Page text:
The Tiberius Psalter is one of a number of important Psalters produced in Winchester during the mid-11th century. From the period of Bishop Æthelwold (r. 963–984) onwards, Winchester was a centre for monastic reform and learning, including the promotion of texts written in the vernacular. The main text of this Psalter is in Latin, but it also has an interlinear gloss, or translation, in Old English, probably written by the same scribe.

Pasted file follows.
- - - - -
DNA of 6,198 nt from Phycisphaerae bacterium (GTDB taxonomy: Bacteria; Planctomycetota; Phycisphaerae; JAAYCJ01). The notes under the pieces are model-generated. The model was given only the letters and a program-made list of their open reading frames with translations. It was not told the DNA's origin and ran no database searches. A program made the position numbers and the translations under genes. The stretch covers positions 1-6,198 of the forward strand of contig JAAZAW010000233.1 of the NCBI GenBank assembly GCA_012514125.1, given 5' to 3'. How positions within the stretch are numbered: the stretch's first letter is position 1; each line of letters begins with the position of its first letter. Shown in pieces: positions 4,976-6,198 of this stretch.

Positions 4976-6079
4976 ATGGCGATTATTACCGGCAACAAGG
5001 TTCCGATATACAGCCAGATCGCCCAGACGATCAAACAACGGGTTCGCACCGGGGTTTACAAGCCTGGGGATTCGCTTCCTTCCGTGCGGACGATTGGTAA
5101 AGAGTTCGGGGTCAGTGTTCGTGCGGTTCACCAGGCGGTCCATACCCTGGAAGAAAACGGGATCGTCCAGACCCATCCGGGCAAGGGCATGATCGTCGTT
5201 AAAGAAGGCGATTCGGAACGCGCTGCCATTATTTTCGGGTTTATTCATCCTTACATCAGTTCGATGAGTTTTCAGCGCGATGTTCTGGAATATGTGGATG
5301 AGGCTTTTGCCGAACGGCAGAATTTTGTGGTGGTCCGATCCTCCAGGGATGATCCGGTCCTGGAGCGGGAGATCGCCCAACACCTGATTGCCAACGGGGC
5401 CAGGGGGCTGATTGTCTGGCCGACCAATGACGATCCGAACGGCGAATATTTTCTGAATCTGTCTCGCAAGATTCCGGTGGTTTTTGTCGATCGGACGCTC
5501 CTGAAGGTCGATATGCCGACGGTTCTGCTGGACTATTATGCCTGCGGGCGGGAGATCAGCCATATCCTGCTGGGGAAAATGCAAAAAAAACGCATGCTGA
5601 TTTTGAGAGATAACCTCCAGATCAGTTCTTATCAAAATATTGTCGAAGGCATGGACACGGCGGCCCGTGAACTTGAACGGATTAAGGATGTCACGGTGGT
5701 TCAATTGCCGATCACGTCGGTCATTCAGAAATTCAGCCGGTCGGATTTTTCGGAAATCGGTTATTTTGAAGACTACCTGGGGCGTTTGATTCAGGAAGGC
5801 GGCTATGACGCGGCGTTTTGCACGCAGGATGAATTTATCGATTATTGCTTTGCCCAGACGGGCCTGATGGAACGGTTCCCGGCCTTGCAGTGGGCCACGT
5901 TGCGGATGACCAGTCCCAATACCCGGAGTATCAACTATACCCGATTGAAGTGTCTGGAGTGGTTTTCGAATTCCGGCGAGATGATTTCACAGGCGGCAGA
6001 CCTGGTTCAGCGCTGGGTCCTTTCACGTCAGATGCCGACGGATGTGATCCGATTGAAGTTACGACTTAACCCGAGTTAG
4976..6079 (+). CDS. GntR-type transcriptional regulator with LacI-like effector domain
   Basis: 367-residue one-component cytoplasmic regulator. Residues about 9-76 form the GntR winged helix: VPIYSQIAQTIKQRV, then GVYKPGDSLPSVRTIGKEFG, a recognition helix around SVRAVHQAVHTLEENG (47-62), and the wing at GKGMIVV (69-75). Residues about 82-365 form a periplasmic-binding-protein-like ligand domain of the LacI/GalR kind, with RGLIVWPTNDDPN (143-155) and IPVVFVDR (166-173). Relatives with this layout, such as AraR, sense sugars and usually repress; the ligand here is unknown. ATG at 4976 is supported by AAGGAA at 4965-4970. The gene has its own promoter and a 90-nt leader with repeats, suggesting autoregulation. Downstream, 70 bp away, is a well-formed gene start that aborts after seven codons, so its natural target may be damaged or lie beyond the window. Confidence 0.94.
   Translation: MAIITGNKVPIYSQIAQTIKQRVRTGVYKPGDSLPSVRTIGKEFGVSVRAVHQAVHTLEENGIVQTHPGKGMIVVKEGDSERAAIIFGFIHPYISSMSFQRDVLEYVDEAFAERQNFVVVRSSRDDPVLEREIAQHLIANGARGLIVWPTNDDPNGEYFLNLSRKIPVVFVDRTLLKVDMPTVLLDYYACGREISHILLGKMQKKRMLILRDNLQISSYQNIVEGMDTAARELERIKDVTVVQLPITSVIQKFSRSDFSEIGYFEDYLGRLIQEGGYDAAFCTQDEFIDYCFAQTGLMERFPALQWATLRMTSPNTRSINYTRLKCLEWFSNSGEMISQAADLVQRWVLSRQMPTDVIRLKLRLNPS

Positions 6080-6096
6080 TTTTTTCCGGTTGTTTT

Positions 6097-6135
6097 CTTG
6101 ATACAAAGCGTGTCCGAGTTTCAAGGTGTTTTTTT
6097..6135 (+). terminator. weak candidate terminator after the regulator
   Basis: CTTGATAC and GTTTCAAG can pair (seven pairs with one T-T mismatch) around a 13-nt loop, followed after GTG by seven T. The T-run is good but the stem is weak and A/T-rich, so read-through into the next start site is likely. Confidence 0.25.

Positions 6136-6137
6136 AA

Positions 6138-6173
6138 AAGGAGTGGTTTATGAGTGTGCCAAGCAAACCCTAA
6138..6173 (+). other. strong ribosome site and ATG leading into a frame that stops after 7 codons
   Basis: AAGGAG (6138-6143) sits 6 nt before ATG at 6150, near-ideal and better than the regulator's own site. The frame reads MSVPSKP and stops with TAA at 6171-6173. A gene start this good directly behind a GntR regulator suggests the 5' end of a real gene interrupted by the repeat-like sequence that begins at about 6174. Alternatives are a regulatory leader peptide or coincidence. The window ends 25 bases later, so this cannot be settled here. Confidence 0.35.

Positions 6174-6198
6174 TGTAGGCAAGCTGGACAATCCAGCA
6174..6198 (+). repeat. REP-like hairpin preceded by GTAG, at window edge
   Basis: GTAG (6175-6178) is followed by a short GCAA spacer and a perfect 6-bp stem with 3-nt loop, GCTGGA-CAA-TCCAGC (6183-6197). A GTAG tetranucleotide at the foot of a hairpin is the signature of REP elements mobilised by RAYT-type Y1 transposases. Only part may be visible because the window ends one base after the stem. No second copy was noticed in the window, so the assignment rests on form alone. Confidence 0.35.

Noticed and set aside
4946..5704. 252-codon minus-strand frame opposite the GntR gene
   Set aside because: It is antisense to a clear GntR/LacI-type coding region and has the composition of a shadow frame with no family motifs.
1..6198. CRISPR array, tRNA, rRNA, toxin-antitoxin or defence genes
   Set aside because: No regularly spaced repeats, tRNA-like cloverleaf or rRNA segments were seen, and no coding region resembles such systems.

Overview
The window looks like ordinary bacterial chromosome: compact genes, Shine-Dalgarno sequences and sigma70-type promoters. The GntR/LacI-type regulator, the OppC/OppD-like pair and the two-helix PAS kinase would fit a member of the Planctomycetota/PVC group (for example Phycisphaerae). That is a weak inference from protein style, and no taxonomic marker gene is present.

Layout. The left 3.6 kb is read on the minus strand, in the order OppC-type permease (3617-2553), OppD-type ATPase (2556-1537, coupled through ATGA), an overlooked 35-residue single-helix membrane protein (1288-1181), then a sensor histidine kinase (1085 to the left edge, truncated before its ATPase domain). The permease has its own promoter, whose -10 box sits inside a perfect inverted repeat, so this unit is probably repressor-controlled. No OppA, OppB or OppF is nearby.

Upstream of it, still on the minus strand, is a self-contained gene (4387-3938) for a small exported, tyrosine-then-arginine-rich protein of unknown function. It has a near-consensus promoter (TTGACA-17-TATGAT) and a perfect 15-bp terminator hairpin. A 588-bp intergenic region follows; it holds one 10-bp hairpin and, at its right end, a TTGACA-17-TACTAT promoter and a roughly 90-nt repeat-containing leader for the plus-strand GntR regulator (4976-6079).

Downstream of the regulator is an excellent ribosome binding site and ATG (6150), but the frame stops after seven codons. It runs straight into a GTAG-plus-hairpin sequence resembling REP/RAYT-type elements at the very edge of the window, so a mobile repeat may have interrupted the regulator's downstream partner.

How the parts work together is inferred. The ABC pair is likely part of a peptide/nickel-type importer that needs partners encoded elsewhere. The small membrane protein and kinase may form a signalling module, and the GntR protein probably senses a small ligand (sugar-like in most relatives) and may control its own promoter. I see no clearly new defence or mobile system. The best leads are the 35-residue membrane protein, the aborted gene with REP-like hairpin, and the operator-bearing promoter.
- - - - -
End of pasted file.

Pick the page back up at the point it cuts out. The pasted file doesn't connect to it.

The manuscript contains 24 vibrant drawings in colour outline, depicting episodes from the lives of both Christ and King David, who was said to have been the author of the Psalms. These scenes include David rescuing a lamb from the jaws of a lion and his fight with Goliath; and Christ’s Temptation in the desert; Crucifixion, and the Harrowing of Hell. The idea of preceding the text of the Psalms with such images seems to have originated in England, and this is the earliest surviving example. The book’s vivid images enhance the devotional experience of reading and meditating on the Psalms, as well as providing a visual commentary on the biblical text.